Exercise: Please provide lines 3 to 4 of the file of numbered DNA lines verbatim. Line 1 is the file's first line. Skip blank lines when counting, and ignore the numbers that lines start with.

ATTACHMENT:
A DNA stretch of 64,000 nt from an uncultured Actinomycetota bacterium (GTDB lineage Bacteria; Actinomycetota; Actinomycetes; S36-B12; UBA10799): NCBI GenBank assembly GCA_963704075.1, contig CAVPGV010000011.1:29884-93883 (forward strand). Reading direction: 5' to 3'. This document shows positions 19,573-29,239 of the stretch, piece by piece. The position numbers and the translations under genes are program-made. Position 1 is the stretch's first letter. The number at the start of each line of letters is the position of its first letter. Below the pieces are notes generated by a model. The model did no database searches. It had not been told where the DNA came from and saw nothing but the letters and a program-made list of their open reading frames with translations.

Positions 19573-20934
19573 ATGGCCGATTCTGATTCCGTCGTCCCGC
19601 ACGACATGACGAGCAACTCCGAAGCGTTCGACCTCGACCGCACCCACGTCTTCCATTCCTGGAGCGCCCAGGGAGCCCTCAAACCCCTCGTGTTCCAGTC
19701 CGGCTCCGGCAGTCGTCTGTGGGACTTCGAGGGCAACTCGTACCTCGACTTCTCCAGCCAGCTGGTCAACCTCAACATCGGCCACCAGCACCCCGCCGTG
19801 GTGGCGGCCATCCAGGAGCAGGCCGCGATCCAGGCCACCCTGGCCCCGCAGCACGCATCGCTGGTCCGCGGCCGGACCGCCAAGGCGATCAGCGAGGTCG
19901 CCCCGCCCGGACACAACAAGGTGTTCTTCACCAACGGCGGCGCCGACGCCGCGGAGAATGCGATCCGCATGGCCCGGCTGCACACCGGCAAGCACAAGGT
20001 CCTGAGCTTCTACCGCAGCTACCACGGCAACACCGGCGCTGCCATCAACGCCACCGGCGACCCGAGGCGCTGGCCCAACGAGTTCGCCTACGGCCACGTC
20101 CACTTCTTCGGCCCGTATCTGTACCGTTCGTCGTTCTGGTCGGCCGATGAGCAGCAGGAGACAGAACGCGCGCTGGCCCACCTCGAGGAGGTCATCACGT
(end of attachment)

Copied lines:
19573 ATGGCCGATTCTGATTCCGTCGTCCCGC
19601 ACGACATGACGAGCAACTCCGAAGCGTTCGACCTCGACCGCACCCACGTCTTCCATTCCTGGAGCGCCCAGGGAGCCCTCAAACCCCTCGTGTTCCAGTC